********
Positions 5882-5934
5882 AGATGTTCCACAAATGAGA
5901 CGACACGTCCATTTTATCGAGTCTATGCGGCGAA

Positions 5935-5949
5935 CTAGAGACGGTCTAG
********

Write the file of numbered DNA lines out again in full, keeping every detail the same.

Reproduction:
Positions 5882-5934
5882 AGATGTTCCACAAATGAGA
5901 CGACACGTCCATTTTATCGAGTCTATGCGGCGAA

Positions 5935-5949
5935 CTAGAGACGGTCTAG